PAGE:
The bus drove off.
Angie followed it all the way to town. At the corner of Driftwood Way and the highway, she had a choice: turn for home or follow the bus.
For no reason that she could articulate, she followed the bus.
Finally, deep in the darklands of West End, the girl exited the bus. She walked through a neighborhood that would have scared most people and went into the remarkably misnamed Luxury Apartments. A few moments later, a light came on in a window on the fourth floor.
Angie parked at the curb and stared up at the building. It reminded her of something out of a Roald Dahl novel, all decaying wood and blank, black spaces.
No wonder the girl had been putting Work Wanted flyers on windshields.
You can’t save them all, Conlan used to say to Angie when she’d cry at the unfairness of the world. I can’t save any of them had always been her answer.
Then, she’d had him to hold her when she felt like this.
It was up to her. She couldn’t save that girl, certainly; it wasn’t her place to do so.
But maybe she could find a way to help her.
IT ALL CAME DOWN TO FATE. THAT WAS WHAT ANGIE thought on Monday morning as she stood in front of the Clothes Line’s display window.
There it was, right in front of her.
A dark green knee-length winter coat with faux fur around the collar, down the front, and encircling the cuffs. It was exactly what the girls were wearing this year. In fact, Angie had had a coat very much like this one in fourth grade.
It would look beautiful on a pale-skinned, red-haired girl with sad brown eyes.
She spent a nanosecond or two trying to talk herself out of it. After all, she didn’t know the girl and this was none of Angie’s business.
The arguments were weak and didn’t change her mind.
Sometimes a thing just felt right, and truthfully, she was glad to have someone to think about besides herself.
She pushed open the door and went into the small store. A bell tinkled overhead at her entrance. The sound took her back in time, and for a moment she was a pencil-thin cheerleader with Brillo-pad black hair, following her sisters into the only clothing store in town.
Now, of course, there were several stores, even a J.C. Penney department store out on the highway, but back then, the Clothes Line had been the place for Jordache jeans and leg warmers.
"That cannot be Angie DeSaria."
The familiar voice pulled Angie out of her reverie. She heard a flurry of footsteps (rubber-soled shoes on linoleum) and started smiling.
Mrs. Costanza made her way through the rounders of clothing, bobbing and weaving with a finesse that Evander Holyfield would envy. At first, all that was visible of her was a pile of teased, dyed-black hair. Then thin, drawn-on black eyebrows and finally her cherry-red smile.
"Hey, Miz Costanza," Angie said to the woman who’d fitted her for her first bra and sold her her every pair of shoes for seventeen years.
"I cannot believe it’s you." She clapped her hands together, palm to palm to protect her long, heart-spangled fingernails. "I heard you were in town, of course, but I figured you would buy your clothes in the big city. Let me look at you." She latched on to Angie’s shoulder and spun her around. "Jeans by Roberto Cavalli. A good Italian boy. This is good. But your shoes aren’t sensible for walking in town. You’ll need new ones. And I hear you’re working at the restaurant. You’ll need shoes for that."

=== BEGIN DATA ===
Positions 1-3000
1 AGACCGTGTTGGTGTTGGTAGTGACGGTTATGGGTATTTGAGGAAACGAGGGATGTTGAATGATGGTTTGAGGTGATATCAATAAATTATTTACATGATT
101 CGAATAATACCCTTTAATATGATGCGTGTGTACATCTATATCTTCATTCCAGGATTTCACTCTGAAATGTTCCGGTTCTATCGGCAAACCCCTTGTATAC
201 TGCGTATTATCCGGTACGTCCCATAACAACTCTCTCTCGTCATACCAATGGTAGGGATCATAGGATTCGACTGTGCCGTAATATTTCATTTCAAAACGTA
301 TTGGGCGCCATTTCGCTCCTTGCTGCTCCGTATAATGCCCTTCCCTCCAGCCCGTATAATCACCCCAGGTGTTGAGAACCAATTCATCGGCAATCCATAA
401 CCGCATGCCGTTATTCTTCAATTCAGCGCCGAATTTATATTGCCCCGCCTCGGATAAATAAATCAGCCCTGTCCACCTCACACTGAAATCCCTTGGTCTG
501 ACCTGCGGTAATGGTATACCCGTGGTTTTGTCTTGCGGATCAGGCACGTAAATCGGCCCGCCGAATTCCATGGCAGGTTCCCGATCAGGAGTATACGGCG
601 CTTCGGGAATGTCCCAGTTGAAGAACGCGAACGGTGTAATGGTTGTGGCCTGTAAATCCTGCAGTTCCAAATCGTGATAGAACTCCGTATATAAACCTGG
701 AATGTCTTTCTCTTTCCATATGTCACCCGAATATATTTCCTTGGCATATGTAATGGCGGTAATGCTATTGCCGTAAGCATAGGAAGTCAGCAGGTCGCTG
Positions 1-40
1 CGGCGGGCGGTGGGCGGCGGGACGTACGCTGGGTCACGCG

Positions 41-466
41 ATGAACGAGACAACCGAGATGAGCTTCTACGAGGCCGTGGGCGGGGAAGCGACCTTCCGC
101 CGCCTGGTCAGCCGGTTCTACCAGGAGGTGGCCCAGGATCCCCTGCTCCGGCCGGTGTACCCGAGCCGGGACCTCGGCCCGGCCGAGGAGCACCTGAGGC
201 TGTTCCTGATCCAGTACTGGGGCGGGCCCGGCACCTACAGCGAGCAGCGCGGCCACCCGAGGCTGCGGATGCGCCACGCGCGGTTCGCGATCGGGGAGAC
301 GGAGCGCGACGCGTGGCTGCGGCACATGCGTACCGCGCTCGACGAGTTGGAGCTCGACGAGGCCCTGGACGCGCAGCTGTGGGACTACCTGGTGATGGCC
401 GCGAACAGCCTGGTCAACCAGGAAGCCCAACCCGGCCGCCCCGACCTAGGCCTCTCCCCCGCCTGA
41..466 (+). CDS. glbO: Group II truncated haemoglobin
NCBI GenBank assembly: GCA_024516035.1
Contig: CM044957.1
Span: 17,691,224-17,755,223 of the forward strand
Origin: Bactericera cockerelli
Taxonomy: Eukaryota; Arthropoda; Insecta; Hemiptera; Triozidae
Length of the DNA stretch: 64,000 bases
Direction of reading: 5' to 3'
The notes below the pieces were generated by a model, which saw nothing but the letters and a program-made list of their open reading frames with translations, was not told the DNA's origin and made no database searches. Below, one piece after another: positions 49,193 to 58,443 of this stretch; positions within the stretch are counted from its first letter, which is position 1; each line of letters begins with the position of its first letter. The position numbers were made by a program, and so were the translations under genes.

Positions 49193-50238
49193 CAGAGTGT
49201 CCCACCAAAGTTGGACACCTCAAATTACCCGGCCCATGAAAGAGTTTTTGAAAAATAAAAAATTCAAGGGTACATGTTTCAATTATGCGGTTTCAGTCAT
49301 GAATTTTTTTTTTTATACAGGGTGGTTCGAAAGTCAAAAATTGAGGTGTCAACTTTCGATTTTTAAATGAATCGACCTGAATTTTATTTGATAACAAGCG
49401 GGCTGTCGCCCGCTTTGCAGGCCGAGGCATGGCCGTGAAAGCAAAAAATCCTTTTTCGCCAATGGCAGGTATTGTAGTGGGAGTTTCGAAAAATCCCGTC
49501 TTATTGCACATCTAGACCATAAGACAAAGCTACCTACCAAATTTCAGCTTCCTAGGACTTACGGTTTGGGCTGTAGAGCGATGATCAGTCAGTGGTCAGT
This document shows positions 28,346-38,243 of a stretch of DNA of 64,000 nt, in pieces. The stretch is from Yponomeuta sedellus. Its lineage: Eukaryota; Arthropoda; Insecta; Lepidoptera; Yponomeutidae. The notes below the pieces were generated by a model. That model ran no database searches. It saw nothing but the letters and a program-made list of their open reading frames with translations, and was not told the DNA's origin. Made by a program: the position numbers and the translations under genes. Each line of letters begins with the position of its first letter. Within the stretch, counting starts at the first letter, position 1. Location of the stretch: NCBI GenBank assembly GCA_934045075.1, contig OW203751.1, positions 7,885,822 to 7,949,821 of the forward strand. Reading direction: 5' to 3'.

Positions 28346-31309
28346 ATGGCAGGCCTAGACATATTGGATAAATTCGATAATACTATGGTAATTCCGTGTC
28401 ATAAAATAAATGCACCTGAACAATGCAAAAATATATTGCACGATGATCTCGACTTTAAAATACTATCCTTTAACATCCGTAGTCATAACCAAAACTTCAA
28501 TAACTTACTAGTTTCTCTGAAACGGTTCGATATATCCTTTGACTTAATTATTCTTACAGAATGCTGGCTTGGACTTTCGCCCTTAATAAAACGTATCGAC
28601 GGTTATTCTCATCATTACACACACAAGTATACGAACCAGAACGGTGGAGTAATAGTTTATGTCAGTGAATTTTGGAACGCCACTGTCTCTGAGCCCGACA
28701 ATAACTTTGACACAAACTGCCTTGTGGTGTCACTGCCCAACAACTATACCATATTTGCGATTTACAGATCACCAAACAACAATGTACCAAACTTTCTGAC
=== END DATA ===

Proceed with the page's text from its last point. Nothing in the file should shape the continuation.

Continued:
Angie couldn’t contain her smile. "You’re right, as always."
Mrs. Costanza touched her cheek. "Your mama is so happy to have you home. It has been a bad year."
Angie’s smile faltered. "For all of us."
"He was a good man. The best."
For a moment they fell silent, staring at each other, both of them thinking about her father. Finally, Angie said, "Before you sell me a pair of comfortable shoes, I’m interested in the coat in the window."
"That coat is awfully young for you, Angela. I know in the city–"
"It’s not for me. It’s for … a friend."
"Ah." She nodded. "It is what all the girls want this year. Come."
An hour later, Angie left the Clothes Line with two winter coats, two pair of angora gloves, a pair of non-name brand tennis shoes, and a pair of black flats for work. Her first stop was the packaging store in town, where she boxed up the coats.
She intended to drop them off at Help-Your-Neighbor. She really did.
But somehow she found herself parked on the girl’s street, staring up at the dilapidated apartment building.
She gathered up the box and headed for the front door. Her heels caught in cracks in the paved walkway, threw her off balance. She imagined that she looked like Quasimodo, lurching forward. If anyone were watching, which, frankly, the blank, dark windows denied.
The main door was unlocked; indeed, it hung off one hinge. She opened it, stepped into a gloomy darkness. There was a bank of mailboxes to her left, with numbers on them. The only name listed was that of the manager’s: Dolores Mauk, 1A.
Angie was across the hall from 1A. Hefting the box under her arm, she went to the door and knocked. When no one answered, she tried again.
"I’m comin’," someone said.
The door opened. A middle-aged woman with a hard face and soft eyes stood there. She wore a floral housedress and Converse high-top tennis shoes. A red kerchief covered most of her hair.
"Are you Ms. Mauk?" Angie asked, feeling suddenly conspicuous. She felt the woman’s wariness.
"I am. Whaddaya want?"
"This package. It’s for Lauren Ribido."
"Lauren," the woman said, her mouth softening into a smile. "She’s a good girl." Then she frowned again. "You don’t look like a delivery person." Mrs. Mauk’s gaze slid pointedly down to Angie’s shoes, then back up.